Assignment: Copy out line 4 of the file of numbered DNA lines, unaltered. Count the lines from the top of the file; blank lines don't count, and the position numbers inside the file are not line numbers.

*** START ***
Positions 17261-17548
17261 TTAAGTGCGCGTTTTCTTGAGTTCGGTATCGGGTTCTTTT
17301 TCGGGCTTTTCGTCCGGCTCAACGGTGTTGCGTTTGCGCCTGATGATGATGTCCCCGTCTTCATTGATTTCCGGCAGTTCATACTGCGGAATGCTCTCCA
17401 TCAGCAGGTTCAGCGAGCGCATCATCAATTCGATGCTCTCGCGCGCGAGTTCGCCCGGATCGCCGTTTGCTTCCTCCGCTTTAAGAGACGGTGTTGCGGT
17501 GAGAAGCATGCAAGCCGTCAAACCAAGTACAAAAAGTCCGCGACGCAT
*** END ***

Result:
17401 TCAGCAGGTTCAGCGAGCGCATCATCAATTCGATGCTCTCGCGCGCGAGTTCGCCCGGATCGCCGTTTGCTTCCTCCGCTTTAAGAGACGGTGTTGCGGT